The 1900 was offered in two door or four door models, with a new 1884 cc (bore 82.55 mm, stroke 88 mm), 90 bhp, 4 cylinder twin cam engine. It was spacious and simple, yet quick and sporty. The slogan Alfa used when selling it was "The family car that wins races", not-so-subtly alluding to the car's success in the Targa Florio, Stella Alpina, and other competitions. In 1951 the short wheelbase 1900C (c for corto (Italian for short) version was introduced. It had a wheelbase of 2,500 mm (98.4 in). In the same year the 1900TI with a more powerful 100 bhp (75 kW; 101 PS) engine was introduced, it had bigger valves, a higher compression ratio and it was equipped with a double carburetor. Two years later the 1900 Super and 1900 TI Super (also 1900 Super Sprint) with 1975 cc engine were introduced (bore increased to 84.5 mm, stroke unchanged). The TI Super had two double carburetors and 115 bhp (86 kW; 117 PS). Transmission was a 4-speed manual on basic versions and 5-speed manual in Super Sprint version, the brakes were drum brakes. The 1900 had independent front suspension (double wishbones, coil springs and hydraulic telescopic shock absorbers) and live rear axle.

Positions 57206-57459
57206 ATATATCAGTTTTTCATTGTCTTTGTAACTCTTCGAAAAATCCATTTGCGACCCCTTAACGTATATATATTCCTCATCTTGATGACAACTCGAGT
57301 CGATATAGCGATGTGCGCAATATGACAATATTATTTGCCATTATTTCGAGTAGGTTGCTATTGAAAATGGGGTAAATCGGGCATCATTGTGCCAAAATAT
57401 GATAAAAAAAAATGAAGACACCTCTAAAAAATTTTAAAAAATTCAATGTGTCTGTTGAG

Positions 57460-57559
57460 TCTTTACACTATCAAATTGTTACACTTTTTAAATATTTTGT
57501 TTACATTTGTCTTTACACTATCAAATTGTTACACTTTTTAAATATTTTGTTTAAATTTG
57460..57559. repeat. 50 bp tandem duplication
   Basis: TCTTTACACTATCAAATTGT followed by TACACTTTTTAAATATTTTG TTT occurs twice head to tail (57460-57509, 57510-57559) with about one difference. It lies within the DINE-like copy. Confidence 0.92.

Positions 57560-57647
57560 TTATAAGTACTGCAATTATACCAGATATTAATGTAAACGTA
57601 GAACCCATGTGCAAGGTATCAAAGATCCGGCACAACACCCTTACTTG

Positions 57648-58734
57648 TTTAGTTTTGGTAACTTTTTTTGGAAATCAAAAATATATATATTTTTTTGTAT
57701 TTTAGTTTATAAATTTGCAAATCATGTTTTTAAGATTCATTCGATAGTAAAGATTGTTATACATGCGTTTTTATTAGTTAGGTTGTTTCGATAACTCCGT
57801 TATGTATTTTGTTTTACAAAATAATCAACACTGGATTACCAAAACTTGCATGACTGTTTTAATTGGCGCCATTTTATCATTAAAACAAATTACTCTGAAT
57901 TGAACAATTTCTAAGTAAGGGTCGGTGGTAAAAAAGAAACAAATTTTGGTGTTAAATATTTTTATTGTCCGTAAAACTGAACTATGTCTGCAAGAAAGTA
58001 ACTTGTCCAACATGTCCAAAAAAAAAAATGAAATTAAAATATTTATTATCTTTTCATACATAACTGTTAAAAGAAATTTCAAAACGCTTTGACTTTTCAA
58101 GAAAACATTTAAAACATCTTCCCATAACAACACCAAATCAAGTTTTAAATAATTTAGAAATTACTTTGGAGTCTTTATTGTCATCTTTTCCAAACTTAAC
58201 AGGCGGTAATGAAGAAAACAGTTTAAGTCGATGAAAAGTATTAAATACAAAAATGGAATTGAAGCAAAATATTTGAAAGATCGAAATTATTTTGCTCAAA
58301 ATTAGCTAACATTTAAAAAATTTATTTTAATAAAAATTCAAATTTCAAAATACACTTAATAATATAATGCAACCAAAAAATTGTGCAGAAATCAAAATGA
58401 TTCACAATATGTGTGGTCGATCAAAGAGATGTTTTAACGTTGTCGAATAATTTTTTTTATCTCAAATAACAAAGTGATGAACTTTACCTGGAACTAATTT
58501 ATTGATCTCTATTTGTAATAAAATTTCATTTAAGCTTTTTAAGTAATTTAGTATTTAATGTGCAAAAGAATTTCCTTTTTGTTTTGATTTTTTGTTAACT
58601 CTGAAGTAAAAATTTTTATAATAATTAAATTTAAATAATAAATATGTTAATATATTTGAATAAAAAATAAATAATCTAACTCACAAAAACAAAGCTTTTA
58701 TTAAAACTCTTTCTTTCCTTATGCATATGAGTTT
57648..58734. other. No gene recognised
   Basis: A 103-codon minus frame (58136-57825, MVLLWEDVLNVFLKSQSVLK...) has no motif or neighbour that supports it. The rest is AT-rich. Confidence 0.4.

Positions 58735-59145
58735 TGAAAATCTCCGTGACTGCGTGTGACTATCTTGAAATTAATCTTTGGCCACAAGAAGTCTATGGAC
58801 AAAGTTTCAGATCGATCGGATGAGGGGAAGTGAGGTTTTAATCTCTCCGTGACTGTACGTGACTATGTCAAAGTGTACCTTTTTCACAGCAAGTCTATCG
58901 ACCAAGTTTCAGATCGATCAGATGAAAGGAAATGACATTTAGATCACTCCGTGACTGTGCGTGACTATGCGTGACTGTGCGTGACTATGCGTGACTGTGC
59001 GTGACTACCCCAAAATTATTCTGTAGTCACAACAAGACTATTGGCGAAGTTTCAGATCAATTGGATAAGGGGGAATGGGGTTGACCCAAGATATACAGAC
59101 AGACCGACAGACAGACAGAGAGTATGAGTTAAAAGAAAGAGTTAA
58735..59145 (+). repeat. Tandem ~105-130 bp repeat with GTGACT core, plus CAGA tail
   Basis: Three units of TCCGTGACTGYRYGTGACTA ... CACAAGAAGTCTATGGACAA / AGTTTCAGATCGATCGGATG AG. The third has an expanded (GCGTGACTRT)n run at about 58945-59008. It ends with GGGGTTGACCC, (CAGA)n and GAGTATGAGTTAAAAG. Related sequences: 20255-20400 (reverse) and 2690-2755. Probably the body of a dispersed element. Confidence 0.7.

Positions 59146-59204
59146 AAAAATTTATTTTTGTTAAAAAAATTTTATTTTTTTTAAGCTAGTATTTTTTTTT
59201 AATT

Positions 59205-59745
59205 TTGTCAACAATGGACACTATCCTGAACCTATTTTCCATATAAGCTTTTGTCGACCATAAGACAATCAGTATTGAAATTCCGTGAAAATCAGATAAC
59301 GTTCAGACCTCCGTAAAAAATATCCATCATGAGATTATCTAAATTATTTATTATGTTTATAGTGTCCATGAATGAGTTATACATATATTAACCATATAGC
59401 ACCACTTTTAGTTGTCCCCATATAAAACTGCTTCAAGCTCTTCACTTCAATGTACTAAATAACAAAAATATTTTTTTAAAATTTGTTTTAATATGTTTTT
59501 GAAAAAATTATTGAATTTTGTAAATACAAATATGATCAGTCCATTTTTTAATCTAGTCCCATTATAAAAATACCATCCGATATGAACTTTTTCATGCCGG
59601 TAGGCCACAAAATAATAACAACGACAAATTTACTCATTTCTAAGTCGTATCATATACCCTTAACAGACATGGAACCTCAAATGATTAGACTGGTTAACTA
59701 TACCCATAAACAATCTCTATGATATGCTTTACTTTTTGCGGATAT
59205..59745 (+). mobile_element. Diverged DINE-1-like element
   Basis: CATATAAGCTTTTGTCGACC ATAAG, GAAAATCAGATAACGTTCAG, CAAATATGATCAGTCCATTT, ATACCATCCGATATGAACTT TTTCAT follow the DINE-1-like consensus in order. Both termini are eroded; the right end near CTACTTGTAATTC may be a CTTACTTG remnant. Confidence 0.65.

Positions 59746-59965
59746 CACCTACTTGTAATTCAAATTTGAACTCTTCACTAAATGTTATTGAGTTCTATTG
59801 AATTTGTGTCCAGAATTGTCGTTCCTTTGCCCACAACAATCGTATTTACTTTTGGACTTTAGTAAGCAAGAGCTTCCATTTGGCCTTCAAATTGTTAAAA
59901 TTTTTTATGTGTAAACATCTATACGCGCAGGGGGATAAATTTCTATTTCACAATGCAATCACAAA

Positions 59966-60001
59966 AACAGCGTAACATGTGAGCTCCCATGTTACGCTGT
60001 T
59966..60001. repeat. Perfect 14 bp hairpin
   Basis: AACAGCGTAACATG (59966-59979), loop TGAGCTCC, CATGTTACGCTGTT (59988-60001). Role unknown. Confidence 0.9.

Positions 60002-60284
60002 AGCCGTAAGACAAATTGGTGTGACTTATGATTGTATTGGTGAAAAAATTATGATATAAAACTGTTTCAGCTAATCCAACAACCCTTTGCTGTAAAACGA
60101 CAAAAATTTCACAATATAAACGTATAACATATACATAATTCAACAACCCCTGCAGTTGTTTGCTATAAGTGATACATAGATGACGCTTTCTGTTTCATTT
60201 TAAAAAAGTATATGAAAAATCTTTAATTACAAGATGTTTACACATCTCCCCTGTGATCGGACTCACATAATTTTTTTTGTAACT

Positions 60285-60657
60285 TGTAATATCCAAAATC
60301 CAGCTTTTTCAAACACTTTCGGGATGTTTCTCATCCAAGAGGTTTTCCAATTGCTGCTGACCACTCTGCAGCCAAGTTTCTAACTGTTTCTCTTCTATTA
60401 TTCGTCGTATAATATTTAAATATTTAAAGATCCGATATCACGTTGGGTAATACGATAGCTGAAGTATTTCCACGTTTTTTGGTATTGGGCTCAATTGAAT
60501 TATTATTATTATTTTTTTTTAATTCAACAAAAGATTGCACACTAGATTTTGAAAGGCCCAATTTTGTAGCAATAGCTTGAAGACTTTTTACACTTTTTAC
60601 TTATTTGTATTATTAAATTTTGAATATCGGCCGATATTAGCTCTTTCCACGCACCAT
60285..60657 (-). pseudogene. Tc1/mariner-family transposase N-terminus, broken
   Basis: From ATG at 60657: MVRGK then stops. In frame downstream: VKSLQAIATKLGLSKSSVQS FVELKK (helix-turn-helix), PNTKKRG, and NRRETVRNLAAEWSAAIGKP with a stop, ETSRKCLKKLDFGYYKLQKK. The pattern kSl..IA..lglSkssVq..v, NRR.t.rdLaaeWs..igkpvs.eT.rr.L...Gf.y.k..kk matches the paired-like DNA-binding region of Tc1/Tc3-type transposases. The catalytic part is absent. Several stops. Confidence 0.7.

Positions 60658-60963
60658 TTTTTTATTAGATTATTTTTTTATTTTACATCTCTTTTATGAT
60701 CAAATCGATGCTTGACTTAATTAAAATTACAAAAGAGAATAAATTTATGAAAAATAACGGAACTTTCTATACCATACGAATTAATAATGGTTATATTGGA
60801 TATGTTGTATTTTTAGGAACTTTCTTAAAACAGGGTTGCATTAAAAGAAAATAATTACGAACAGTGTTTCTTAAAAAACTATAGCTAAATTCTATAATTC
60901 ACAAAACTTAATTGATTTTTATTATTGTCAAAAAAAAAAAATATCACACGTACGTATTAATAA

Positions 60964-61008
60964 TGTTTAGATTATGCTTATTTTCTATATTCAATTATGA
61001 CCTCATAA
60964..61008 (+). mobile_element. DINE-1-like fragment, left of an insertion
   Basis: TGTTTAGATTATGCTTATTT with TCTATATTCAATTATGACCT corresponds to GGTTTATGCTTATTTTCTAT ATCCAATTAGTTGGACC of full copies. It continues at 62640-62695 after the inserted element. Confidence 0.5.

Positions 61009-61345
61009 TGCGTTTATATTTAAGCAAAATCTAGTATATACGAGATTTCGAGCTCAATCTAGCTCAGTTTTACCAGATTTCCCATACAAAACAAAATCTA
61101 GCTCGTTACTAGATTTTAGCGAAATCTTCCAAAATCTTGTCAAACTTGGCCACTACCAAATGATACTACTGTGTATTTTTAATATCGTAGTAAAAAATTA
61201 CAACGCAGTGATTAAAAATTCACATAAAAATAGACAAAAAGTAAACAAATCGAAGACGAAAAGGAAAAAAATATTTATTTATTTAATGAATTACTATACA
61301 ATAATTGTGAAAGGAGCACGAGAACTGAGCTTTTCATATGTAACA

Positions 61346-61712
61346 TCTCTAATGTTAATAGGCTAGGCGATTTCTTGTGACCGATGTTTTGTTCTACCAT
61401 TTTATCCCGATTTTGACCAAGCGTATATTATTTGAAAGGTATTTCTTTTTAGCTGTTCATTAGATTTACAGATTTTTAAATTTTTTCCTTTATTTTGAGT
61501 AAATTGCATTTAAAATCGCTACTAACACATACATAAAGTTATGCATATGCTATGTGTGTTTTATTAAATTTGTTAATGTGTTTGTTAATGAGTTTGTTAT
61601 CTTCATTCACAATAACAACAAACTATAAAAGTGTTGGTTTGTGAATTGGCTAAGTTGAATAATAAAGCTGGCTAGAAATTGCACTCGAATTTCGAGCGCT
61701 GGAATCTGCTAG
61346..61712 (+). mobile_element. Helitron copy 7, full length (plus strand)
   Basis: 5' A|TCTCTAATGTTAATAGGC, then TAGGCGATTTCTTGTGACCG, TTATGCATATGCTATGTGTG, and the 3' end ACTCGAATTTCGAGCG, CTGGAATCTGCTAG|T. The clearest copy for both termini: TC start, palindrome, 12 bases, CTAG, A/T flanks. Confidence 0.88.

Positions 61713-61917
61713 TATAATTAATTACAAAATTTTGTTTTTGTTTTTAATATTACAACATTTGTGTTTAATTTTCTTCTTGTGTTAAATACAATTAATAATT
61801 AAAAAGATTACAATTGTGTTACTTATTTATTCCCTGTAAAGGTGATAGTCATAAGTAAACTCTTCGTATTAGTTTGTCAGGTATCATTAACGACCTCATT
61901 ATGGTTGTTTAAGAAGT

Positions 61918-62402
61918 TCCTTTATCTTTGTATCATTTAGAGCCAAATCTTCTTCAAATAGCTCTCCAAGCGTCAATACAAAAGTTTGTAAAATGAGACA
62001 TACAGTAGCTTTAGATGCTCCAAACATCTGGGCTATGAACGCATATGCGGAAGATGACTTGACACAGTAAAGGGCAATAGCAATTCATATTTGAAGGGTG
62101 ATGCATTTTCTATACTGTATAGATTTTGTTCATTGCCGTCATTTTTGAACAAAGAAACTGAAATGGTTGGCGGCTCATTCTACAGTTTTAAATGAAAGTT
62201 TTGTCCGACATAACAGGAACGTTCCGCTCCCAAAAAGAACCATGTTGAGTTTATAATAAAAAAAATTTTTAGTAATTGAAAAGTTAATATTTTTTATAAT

Production at the company's Milan plant continued until 1959: a total of 21,304 were built, including 17,390 of the saloons.
The chassis was designed specifically to allow coachbuilders to rebody it, the most notable of which was the Zagato designed, 1900 Super Sprint Coupe, with an improved engine and custom body design. The Alfa Romeo 1900M AR51 (or "Matta") is a four-wheel drive off-road vehicle based on the 1900-series.
Industrias Kaiser Argentina produced between 1960-1962 a car named IKA Bergantin in Argentina, the body and suspension was from 1900 Berlina and engines were from Willys line, 4-L 151 cu in (2.5 L) In. and the 6-L 226 cu in (3.7 L).